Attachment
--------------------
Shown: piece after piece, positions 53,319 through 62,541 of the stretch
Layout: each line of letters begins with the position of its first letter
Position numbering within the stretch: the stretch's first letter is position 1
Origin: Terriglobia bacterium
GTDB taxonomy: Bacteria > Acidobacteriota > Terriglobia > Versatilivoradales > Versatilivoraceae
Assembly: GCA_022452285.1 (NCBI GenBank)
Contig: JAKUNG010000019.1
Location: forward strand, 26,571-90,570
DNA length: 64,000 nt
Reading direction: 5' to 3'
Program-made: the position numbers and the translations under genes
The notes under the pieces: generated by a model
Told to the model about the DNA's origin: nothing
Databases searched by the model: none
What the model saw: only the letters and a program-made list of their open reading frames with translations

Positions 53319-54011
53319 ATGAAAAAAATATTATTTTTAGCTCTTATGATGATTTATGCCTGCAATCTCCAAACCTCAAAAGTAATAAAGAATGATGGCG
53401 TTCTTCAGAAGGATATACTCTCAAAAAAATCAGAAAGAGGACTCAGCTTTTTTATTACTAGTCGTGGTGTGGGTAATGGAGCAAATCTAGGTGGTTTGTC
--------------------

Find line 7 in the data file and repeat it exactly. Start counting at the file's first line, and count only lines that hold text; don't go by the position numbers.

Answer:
Contig: JAKUNG010000019.1